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Re: [ANNOUNCE] 3.2.9-rt17

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On Fri, 2012-03-09 at 01:33 +0100, Thomas Gleixner wrote:
> On Thu, 8 Mar 2012, Steven Rostedt wrote:
> 
> > On Thu, 2012-03-08 at 22:20 +0100, Peter Zijlstra wrote:
> > 
> > > Now put the thing on 2 cpus and both tasks can endlessly chase each
> > > other's tail, no? 
> > 
> > How would this be different than what mainline does? When the lock is
> > released, it will wake up the other task.
> 
> Nonsense. That code is not causing any headache in mainline simply
> because the lock holder cannot be preempted. So the contention case
> runs on different cpus. On RT the failure case is when the trylocker
> preempts the lock holder, which cannot be moved to a different cpu due
> to the implicit migrate disable. Aside of that cpu_relax() and ticket
> locks are there for a reason. They allow the other cpu to make
> progress instead of allowing the trylocking cpu to monopolize the
> cache line forever.

I understand that, I was replying to the "both tasks can endlessly chase
each other's tail". And I gave responses to that. The current solution
of having the task sleep for a tick still doesn't solve the issue of a
the owner being preempted by a higher priority task.

At least the solution I proposed wouldn't cause priority inversion,
where as the current solution can.

task-a (cpu 0)                     task-b(cpu1)        task-c(cpu1)
--------------                     ------------        ------------

retry:                             lock(y);

    lock(x);
                                        <<-------------  preempt task-b
    if (!try_lock(y)) {
	unlock(x);
	sleep(1);
	goto retry;
    }


Now task-a can be of the highest priority task in the system, and task-b
the lowest, but task-c is higher than task-b and lower than task-a. If c
is a CPU hog, then task-a will never get out of this loop.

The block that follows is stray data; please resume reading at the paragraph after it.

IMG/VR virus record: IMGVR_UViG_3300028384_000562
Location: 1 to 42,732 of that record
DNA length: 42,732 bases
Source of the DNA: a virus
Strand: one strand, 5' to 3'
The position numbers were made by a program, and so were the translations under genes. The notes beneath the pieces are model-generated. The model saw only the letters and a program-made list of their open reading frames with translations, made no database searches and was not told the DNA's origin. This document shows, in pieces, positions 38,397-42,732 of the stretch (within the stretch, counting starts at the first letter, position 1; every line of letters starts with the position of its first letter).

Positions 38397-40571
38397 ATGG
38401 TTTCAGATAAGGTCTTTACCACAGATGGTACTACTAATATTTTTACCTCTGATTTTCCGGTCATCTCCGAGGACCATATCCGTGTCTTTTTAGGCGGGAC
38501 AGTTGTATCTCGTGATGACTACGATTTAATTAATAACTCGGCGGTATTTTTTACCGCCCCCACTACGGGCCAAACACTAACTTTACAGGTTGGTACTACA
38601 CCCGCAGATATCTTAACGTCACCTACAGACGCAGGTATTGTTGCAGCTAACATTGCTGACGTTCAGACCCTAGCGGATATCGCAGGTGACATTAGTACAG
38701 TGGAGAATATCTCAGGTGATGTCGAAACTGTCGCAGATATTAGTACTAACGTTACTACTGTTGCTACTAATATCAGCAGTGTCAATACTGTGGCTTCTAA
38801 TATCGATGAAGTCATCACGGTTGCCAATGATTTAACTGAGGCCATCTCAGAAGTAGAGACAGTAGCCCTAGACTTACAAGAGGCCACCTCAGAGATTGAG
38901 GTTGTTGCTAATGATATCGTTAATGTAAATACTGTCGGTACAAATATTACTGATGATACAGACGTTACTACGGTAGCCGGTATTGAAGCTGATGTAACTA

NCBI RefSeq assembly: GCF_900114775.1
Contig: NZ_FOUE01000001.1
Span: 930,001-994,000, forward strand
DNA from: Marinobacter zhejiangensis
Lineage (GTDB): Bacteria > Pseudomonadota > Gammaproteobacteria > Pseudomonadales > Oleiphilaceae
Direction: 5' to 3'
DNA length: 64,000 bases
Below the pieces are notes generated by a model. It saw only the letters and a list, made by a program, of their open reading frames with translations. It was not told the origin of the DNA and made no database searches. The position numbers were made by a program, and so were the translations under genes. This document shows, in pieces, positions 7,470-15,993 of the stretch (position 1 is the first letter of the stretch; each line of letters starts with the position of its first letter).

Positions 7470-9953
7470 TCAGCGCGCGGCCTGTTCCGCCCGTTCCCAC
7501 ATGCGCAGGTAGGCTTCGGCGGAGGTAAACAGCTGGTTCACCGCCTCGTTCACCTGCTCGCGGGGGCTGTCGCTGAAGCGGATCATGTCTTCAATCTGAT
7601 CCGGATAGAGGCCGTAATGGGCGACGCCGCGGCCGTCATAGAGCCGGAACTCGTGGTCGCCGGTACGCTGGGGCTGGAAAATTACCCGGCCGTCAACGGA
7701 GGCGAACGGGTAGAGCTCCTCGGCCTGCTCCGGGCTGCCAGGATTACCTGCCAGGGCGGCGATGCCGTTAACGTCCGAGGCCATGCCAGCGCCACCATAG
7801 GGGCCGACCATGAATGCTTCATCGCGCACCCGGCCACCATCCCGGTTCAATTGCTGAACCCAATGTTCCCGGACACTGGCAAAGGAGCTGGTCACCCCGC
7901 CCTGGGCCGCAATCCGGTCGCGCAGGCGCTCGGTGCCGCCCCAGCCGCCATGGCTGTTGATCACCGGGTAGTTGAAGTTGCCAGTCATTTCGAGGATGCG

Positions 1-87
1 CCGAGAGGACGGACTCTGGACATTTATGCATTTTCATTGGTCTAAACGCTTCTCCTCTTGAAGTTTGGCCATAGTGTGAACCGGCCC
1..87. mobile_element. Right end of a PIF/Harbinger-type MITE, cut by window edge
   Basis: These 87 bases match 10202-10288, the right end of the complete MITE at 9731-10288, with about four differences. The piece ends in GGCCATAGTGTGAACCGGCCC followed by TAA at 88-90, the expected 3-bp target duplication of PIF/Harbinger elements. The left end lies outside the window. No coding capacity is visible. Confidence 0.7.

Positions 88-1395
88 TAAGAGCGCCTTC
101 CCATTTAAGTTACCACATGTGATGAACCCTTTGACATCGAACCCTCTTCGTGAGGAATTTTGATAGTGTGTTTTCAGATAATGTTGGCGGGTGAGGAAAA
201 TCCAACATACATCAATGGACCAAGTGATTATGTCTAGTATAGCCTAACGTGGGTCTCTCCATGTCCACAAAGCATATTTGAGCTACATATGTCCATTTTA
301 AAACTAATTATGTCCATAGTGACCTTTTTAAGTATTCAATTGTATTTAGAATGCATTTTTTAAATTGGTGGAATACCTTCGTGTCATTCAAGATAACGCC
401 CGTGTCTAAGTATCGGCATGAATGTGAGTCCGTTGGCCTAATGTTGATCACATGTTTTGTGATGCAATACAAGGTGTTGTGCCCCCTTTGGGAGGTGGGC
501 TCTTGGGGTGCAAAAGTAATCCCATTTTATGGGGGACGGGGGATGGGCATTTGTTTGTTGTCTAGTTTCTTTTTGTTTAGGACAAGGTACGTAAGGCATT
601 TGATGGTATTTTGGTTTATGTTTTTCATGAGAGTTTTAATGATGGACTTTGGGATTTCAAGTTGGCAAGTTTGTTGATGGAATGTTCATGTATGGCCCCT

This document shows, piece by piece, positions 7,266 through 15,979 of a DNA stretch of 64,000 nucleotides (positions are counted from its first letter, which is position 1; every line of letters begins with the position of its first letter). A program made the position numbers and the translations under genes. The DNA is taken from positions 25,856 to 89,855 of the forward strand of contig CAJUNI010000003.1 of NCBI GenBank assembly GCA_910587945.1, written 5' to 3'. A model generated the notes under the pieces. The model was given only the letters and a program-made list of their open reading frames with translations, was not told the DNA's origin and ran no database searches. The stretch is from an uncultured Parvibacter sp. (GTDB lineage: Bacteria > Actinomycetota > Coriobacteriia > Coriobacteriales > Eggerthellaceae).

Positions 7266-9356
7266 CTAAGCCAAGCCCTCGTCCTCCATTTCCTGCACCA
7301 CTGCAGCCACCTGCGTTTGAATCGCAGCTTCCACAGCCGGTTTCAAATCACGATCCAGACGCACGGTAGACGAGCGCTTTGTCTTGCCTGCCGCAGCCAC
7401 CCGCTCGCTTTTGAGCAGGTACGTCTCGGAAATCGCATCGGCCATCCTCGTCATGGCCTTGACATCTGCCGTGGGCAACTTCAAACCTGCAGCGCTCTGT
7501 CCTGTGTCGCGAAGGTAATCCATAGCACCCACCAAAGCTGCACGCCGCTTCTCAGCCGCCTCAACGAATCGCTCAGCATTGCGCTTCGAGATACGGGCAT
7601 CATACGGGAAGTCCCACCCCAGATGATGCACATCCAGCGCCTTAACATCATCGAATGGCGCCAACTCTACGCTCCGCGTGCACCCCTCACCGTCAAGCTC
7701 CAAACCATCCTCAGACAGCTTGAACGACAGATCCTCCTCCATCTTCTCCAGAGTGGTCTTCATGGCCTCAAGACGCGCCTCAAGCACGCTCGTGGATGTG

With the lock inheritance, b will get to run over c.


> 
> The only case where mainline can fail is when a high prio task does a
> mutex_trylock() loop and the mutex owner and the trylocker are pinned
> on the same core. Though I have not yet found code like that, but I
> have not looked too hard either :)
> 
> It's a simple RT problem, which has been there forever, but obviously
> nobody did stress tests such code pathes on UP systems or if someone
> did he was not able to trigger it. On SMP this was not a big issue
> when task migration was almost always enabled. Due to the implicit
> migrate disable withing spinlocked regions we just made it more likely
> to happen.

Right, and I mentioned that the migrate disable causes new issues.

I'm trying to come up with a solution that doesn't "wait for some magic
event which is associated to the unlock of i_lock". Because that's what
we are doing right now. The magic event is the sleep hoping that it will
unlock the lock. And a solution that isn't as nasty as the multiple
readers lock.

Maybe the lock inheritance isn't the best solution, but I believe it's
better than the sleep and hope solution that's there now. And I don't
think it would be that complex to implement.

-- Steve


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